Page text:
Joseph Smith identified four reasons for the institution of plural marriage among his followers in Nauvoo, Illinois, in the early 1840s. Although it was initially repugnant to the morally conservative Latter-day Saints (the “Mormons”), dozens of men and women entered into polygamous unions before Joseph’s June 27, 1844, death.
Understandably, observers often ask questions regarding Joseph Smith’s practice of polygamy. The most common inquiries concern young wives, polyandry, physical relations, Emma’s reaction, denials, Fanny Alger, and whether plural marriage is needed for exaltation. This website provides explanations based upon all available documentation regarding these controversial topics.
Recent Blog Posts
On October 22, 2014, LDS.ORG posted three essays dealing with the practice of plural marriage by members of The Chu...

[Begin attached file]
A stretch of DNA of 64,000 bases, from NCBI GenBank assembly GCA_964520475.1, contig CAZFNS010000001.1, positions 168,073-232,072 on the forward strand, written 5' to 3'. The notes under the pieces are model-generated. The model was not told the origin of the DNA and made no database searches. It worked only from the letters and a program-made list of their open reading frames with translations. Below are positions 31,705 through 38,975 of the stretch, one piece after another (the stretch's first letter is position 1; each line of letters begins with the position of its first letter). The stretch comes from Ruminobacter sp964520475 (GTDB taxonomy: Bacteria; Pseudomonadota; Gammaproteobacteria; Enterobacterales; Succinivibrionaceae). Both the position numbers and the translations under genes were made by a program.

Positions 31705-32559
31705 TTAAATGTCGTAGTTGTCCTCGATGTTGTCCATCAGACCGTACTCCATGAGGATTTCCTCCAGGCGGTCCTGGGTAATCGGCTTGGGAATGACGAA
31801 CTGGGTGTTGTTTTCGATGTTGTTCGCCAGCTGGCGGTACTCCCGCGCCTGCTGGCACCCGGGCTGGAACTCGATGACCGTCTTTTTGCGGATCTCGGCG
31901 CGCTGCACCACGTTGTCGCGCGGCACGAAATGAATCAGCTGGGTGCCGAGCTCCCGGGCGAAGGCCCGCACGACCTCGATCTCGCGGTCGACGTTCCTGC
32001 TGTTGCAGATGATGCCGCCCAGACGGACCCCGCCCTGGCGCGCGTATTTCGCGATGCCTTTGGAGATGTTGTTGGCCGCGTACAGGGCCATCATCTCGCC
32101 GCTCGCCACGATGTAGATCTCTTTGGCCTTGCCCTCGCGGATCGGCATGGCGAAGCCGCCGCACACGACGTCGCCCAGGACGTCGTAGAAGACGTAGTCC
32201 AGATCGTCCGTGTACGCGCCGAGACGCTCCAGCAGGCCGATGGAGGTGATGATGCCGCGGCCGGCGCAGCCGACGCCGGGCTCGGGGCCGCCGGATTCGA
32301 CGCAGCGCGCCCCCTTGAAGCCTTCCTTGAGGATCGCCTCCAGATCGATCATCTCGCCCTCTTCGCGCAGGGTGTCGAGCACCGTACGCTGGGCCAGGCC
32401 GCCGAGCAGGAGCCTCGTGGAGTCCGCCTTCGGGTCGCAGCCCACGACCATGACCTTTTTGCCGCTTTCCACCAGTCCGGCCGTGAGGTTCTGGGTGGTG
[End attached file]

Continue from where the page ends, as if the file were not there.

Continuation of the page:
The historical record shows that Joseph Smith and other Nauvoo Church members were very skeptical and were in no hu...
Stories of Faith
Plural marriage was fraught with challenges that tested the faith of the Saints. Observers today may doubt its validity and wonder why Church members accepted the practice at all. Accounts from the early polygamists provide insight helping readers understand that their participation was a manifestation of their faith in God. Perhaps the only way to comprehend their actions is to view Joseph Smith and his marriage teachings through their eyes.